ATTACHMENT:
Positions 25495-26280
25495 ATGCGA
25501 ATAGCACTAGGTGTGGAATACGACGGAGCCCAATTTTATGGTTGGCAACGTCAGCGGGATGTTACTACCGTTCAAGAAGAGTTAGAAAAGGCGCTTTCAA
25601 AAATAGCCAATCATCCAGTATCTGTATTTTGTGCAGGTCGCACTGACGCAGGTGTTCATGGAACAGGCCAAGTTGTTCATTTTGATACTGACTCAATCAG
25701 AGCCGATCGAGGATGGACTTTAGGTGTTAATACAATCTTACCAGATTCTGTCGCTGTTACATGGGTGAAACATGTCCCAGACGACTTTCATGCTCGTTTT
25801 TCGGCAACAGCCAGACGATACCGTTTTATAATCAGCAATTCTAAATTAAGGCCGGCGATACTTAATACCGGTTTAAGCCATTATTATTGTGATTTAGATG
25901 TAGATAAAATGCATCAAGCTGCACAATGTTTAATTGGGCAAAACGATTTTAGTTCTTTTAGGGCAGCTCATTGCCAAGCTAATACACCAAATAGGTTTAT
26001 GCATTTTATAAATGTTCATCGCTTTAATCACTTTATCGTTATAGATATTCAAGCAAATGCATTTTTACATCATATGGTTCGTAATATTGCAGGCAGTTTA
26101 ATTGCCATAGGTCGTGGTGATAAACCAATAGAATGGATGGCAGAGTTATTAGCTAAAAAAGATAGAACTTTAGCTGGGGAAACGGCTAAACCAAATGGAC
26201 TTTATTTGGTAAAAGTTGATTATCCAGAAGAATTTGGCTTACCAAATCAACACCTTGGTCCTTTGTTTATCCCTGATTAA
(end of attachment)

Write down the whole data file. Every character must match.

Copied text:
Positions 25495-26280
25495 ATGCGA
25501 ATAGCACTAGGTGTGGAATACGACGGAGCCCAATTTTATGGTTGGCAACGTCAGCGGGATGTTACTACCGTTCAAGAAGAGTTAGAAAAGGCGCTTTCAA
25601 AAATAGCCAATCATCCAGTATCTGTATTTTGTGCAGGTCGCACTGACGCAGGTGTTCATGGAACAGGCCAAGTTGTTCATTTTGATACTGACTCAATCAG
25701 AGCCGATCGAGGATGGACTTTAGGTGTTAATACAATCTTACCAGATTCTGTCGCTGTTACATGGGTGAAACATGTCCCAGACGACTTTCATGCTCGTTTT
25801 TCGGCAACAGCCAGACGATACCGTTTTATAATCAGCAATTCTAAATTAAGGCCGGCGATACTTAATACCGGTTTAAGCCATTATTATTGTGATTTAGATG
25901 TAGATAAAATGCATCAAGCTGCACAATGTTTAATTGGGCAAAACGATTTTAGTTCTTTTAGGGCAGCTCATTGCCAAGCTAATACACCAAATAGGTTTAT
26001 GCATTTTATAAATGTTCATCGCTTTAATCACTTTATCGTTATAGATATTCAAGCAAATGCATTTTTACATCATATGGTTCGTAATATTGCAGGCAGTTTA
26101 ATTGCCATAGGTCGTGGTGATAAACCAATAGAATGGATGGCAGAGTTATTAGCTAAAAAAGATAGAACTTTAGCTGGGGAAACGGCTAAACCAAATGGAC
26201 TTTATTTGGTAAAAGTTGATTATCCAGAAGAATTTGGCTTACCAAATCAACACCTTGGTCCTTTGTTTATCCCTGATTAA